“The hardest prison to escape is in your mind.” ~ Anonymous
Are you protecting someone — or something — to your own detriment?
I’ve been guilty of such behaviors, and I know others have been, too. And these behaviors often squelch our personal happiness.
We train ourselves to believe. We progress from opposition to acquiescence to agreement. At times, we tip the scales at outright veneration.
Over the course of time, we discover ourselves protecting a person, belief or dogma — even when our protection proves illogical!
Protecting people, ideas or even dogmas is universal; it’s part of the human condition. We engage in the process as part of a marriage, family, religious circle, peer group, social network or any other organization where a certain mentality is required to remain in good standing. Structures for protection play out broadly, ranging from complying with unspoken guidelines to honoring the written rules. In worst case scenarios, we remain in suspended disbelief, vigilantly constraining ourselves to believe in something we don’t in order to avoid painful, physical penalties.
Our mind does a great job of keeping us imprisoned. It learns well and protects us, too. When properly conditioned, the mind works like a “thought police,” actively safeguarding us from hearing, seeing or exploring ideas located outside the boundary lines of previously approved thought. We believe we are safe inside our self-imposed gates.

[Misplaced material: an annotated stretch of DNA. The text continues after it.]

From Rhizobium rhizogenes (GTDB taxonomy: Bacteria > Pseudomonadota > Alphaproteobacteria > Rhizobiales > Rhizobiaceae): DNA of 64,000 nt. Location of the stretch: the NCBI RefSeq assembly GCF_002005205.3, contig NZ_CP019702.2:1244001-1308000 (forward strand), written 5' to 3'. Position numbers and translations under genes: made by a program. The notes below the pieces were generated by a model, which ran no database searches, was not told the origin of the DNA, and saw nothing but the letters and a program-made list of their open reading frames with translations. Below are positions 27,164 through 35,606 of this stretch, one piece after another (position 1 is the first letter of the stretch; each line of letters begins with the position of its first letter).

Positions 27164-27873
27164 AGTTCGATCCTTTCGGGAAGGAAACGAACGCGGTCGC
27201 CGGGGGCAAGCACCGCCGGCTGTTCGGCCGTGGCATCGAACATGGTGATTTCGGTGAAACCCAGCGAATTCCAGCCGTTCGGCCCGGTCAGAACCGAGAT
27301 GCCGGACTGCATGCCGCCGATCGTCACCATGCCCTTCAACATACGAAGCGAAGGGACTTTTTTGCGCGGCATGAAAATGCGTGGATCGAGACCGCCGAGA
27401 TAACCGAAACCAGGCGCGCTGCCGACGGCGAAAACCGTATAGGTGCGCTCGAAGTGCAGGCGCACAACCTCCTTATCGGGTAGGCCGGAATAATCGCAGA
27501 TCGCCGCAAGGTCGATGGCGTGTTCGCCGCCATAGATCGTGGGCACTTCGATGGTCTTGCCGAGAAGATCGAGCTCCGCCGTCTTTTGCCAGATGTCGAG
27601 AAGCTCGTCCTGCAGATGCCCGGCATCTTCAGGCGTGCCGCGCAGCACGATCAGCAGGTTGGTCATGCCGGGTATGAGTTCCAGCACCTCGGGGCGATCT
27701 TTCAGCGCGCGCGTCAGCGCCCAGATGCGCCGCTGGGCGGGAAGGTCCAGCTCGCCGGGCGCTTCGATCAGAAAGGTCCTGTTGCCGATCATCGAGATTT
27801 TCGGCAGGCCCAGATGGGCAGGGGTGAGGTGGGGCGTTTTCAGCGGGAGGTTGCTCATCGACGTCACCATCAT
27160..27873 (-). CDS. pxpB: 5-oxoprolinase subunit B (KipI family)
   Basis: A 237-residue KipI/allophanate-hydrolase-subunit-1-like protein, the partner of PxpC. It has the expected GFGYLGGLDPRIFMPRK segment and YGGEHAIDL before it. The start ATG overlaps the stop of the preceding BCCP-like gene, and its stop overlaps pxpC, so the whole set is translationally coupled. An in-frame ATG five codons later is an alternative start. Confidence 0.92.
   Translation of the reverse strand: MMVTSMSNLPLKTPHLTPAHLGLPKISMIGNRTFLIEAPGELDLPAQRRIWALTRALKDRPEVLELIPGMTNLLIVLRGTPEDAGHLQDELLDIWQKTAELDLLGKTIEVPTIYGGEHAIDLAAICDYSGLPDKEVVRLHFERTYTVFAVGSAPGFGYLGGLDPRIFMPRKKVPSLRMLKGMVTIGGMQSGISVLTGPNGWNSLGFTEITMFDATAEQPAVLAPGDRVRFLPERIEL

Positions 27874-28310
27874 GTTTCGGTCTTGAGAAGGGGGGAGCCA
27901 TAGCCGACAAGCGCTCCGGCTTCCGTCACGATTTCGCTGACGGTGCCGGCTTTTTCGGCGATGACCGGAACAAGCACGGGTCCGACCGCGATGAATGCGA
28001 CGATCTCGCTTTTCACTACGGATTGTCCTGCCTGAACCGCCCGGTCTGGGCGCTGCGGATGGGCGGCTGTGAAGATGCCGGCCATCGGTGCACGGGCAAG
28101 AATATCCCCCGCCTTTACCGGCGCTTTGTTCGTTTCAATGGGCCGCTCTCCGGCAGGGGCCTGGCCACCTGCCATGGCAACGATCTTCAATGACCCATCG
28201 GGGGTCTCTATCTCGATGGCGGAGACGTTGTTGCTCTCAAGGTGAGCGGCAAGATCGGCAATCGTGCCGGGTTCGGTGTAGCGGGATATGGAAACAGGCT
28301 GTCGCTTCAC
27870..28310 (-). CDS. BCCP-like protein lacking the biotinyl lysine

While many of us consider ourselves open-minded, we still reserve certain beliefs over which we remain highly defensive — and fiercely protective. It’s not surprising that when entrapped within such confines, we fight to maintain a contrived version of reality. In these places, we become prisoners of our own fears.
In my latest podcast, I talk a bit about Stockholm Syndrome. The expression was coined several decades ago when victims of a Swedish bank robbery curiously protected their own captors, refusing to testify against them in court! Far less dramatic, you can listen in as I explain a few experiences I’ve had in life that also touch upon the idea of detrimental protection.
The goal is not just to have you relate, but to invite you to feel more empowered as you open your mind to new thought.
Our willingness to open up to new light, broader perspectives and alternate ideas does more than free us from hidden fears. It ultimately helps us enjoy greater harmony and happiness in life.
Finally, enjoy listening to college co-ed Casey in this podcast. Casey talks about some of the simple things that make her happy from the inside out, too!
For Podcast 117: Who or What Are You Protecting, press here or on the link below.
For more inspiring resources on this topic:
Listen to this podcast entitled, Can You Be a Bridge?
Watch this video from Budapest, Hungary entitled, Thoughts Erected in Your Mind
Read this blog entitled, Feeling Free, Alive and Identity-Wise
Purchase my book entitled, Exiting the Comfort Zone
Hire Maura as your Speaker on Influence, Leadership and Emotional Intelligence
Enroll in the Foundations of Happiness eCourse
Follow her on Twitter
Find her on HuffPost